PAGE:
Firstly, Hipparchia of Maroneia. She was the wife of Crates of Thebes, one of the most influential Cynic philosophers at the time. She was also a Cynic philosopher like her husband. She therefore led a life of a Cynic, her influence is prominent, she chose a way of life that was not considered to be the social norm. Ultimately, she rejected convention. Her influence on Stoicism is debated and speculated, since Crates influenced Zeno, father of Stoic philosophy. You could argue that she and Crates inspired Zeno’s radical views of gender and sex, laid out in his version of Plato’s Republic. 


Following up on that. Porcia Catonus also was an influential figure. Daughter of Cato, she was a proud and intelligent woman, not frightened by judgement or disapproval from others. Porcia was considered to be a hero in Stoic customs. She was the wife of Brutus who is famous as he was one of Caesar's assassins. She was involved and intrigued by philosophy. In a recount Plutarch describes her as “being addicted to philosophy, a great lover of her husband, and full of an understanding courage...” In Shakespeare’s ‘Julius Caesar’ she is portrayed as a  “young Lady being excellently well seen in Philosophy, loving her husband well, and being of a noble courage, as she was also wise.” She was a strong woman, committed and sacrificial, willing to prove her commitment to Brutus. Similarly is the story of Fannia. She was a part of the Stoic opposition against Nero’s autocratic rule. The knowledge of Fannia is sourced from letters to Pliny the Younger. Her commitment can be seen when she followed her husband to exile. It is also evidenced that she stood up for herself in court against the request of the writing of her biographical book. “Not a word did she utter to show that she shrank from the perils which threatened her,” shows evidence of fortitude, strength, and confidence.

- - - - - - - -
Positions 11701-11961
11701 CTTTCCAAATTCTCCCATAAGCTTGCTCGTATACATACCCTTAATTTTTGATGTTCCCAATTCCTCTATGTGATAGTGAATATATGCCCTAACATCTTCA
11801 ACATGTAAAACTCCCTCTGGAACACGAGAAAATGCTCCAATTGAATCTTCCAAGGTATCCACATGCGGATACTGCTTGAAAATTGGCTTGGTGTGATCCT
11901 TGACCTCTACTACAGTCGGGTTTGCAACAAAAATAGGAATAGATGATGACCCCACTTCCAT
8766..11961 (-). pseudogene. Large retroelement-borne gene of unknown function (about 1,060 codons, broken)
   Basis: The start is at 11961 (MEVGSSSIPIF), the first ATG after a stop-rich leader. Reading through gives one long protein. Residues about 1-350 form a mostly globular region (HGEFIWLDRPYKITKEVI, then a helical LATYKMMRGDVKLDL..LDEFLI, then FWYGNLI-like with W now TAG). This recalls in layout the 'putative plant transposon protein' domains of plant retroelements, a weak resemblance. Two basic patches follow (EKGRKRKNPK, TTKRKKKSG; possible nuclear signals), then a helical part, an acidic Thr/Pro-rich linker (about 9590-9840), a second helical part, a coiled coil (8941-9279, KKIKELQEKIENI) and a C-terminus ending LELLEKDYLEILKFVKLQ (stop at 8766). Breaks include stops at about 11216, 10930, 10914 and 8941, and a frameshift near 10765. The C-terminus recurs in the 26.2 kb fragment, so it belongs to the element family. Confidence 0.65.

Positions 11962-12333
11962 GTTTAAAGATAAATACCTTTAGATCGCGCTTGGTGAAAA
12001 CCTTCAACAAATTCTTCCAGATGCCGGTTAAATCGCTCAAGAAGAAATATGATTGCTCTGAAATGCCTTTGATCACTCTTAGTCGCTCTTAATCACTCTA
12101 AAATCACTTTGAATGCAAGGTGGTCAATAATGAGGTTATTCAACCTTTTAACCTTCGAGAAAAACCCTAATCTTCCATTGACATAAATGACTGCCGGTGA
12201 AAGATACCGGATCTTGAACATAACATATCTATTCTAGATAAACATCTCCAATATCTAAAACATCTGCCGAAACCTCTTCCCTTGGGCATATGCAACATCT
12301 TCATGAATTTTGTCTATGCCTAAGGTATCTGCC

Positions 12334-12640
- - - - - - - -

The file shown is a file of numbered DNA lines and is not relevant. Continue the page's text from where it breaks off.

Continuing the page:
Finally, Annia Cornificia Faustina Minor. The daughter of Aurelius. When emperor Commodus succeeded her father he ordered political executions, cornificia survived the political executions... When her death finally came around in her fifties, she honoured her father with her last words ‘My poor, unhappy soul, trapped in an unworthy body, go forth, be free, show them that you are the daughter of Marcus Aurelius!'. From this we could infer that she was inspired by her father’s stoic teachings and was proud of her history.